Being unwell and going into hospital increases your risk of developing deep vein thrombosis (DVT) and pulmonary embolism (PE), and although blood clots can cause deaths in hospital, they can largely be prevented. Prophylaxis is the term given to a treatment given or action taken to prevent disease. Thromboprophylaxis refers to the preventative measures taken to avoid thrombosis.
Figure: prevention of DVT and PE is an important consideration for doctors when patients are admitted to hospital. On admission to hospital, every patient should be risk assessed to determine their likelihood of developing venous thromboembolism (VTE) to allow the doctors to decide what preventive measures can be taken.
There are two forms of thromboprophylaxis—taking low doses of anticoagulants, which alter the clotting cascade and make it less likely that the blood will clot, and mechanical forms of prophylaxis including compression stockings, which are designed to improve blood flow in the legs and reduce the chance that a DVT will form.
Surgery and recent immobility after an acute medical illness are common reasons for a hospital stay and such patients are routinely assessed for their risk of DVT and thromboprophylaxis is prescribed if the risk is high and the probability of complications such as bleeding is low.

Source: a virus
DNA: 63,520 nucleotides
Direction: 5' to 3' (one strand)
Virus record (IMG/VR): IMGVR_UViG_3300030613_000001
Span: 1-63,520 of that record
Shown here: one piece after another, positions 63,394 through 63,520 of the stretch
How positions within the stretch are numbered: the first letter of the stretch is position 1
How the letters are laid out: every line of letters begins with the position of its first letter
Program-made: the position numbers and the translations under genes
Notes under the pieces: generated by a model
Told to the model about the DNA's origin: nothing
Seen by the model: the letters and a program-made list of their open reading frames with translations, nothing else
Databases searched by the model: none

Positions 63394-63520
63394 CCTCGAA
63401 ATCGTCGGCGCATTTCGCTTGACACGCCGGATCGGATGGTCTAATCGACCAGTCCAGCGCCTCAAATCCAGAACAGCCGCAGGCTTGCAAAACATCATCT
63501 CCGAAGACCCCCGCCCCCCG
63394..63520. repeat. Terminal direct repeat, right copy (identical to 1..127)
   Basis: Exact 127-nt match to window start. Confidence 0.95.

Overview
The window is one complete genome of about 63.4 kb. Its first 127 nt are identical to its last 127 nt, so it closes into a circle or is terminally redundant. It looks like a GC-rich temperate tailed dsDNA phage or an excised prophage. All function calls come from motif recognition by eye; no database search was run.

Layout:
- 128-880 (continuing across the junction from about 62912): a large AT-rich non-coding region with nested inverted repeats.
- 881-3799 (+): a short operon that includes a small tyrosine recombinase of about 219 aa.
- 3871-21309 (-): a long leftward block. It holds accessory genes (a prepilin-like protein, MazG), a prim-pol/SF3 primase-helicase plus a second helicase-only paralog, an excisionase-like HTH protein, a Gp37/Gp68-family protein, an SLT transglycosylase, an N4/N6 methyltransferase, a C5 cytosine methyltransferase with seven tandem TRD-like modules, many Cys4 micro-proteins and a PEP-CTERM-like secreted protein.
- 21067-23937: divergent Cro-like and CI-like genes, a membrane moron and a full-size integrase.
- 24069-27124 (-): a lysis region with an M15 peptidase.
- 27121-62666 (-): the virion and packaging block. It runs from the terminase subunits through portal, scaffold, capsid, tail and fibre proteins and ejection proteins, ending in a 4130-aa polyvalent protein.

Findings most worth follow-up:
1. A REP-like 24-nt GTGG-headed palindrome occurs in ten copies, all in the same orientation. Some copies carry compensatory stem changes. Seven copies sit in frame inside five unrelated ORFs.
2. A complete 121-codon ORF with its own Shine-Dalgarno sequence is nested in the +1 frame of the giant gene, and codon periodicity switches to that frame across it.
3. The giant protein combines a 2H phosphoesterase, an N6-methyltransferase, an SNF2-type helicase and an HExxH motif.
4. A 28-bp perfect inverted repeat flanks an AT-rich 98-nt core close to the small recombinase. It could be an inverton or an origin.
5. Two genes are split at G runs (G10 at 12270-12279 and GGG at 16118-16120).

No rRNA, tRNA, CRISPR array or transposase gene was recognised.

For example, patients undergoing hip replacement surgery have a high risk of DVT and are usually given small doses of anticoagulants around the time of the operation and for several days after. Clinical guidelines recommend that this is continued after hospital discharge in certain high-risk patients including those who have undergone hip surgery.
Figure: in the UK, doctors follow the National Institute of Health and Care Excellence (NICE) clinical guidelines for prevention of VTE to decide the type and duration of treatment to prevent DVT. This is determined on a case-by-case basis, taking into account the existing relevant risk factors of VTE and the chance that thromboprophylaxis may cause a side effect such as bleeding.